A Living Nightmare
After awakening in the woods, Christopher Archer finds himself trapped in a world outside of time. Fog monsters, armed gangsters, and a legendary spear, all await his arrival. But what about the fiancé who disappeared months ago?
As Archer explores this eternal midnight, he can only wonder—is this all just a dream, or is there something more hidden in the dark, watching his every move?
There is one choice. He must traverse the nightmare and learn the truth.
I read JD’s Pulp Mindset around a year ago, just after I’d begun my own self-pub groove, and I’ve been excited to get to some of his fiction ever since. Shows how big my TBR pile is don’t it?
The title of this piece really says it all - JD takes us rapidly through a nightmare dreamscape that thankfully delivers a satisfying conclusion where so many ‘real’ dreams leave us hanging.
The story starts as these dreams often do - with a man searching for something or someone. There seem to be threats ahead and behind, and an abundance of details that don’t seem to make any sense. Literally anything could be around each corner, or lurking in the shadows, because in the dream world, rules and sense break down.
I really appreciated this accurate portrayal of a dreamlike structure. JD grounds it in sensible plot with the contact with other humans and gradual revelations as to what’s actually going on. The dream logic still drives each twist and turn, and yet in the end, everything makes sense.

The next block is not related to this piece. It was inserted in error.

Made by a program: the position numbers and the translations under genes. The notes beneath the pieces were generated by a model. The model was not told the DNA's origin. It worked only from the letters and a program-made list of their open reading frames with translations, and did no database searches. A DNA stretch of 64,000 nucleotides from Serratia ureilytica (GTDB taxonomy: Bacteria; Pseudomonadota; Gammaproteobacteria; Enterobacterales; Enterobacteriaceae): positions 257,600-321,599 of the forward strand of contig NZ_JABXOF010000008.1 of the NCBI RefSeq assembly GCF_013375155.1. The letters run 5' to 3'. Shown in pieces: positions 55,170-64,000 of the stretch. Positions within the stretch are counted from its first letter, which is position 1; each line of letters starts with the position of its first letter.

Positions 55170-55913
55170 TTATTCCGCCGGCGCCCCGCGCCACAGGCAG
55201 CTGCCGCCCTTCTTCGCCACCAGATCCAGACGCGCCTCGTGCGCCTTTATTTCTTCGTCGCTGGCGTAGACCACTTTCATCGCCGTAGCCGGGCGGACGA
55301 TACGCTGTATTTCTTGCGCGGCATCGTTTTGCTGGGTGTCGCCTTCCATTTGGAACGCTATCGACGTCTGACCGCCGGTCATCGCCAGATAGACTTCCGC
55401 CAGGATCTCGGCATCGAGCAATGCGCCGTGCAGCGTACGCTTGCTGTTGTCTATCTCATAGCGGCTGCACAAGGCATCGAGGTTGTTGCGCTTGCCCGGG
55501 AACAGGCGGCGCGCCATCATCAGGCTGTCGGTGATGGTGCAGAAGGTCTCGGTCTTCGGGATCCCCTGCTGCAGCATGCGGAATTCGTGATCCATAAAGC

The story is laser-focused on our hero Archer’s arc and motivations, with little time spent on secondary characters. That is good for a novel of this length.
An unexpected ally with a tragic backstory and emotional connection to the conflict is the next biggest standout. But Christopher himself is plenty to keep us invested as he fights the madness of the strange world he’s been sucked into, and the bloodlust of the [redacted].
Craft and Critique:
JD knows exactly what he wants from this book, goes for it, and achieves it. The action is fast-paced and Brutal, and the ideas scale up beyond what’s expected (something I always enjoy).
I see lots of passages where JD’s found his chops, and others where he’s still working them up (as we all are). The main enjoyment and strength of the piece for me was in the dreamlike structure and the steady unfolding of the weirdness behind everything.
If I could have wished for anything else it would have been more intrigue in the third quarter of the story and less action, but all in all, this is a fun, pulpy horror novel of surprisingly cosmic proportions.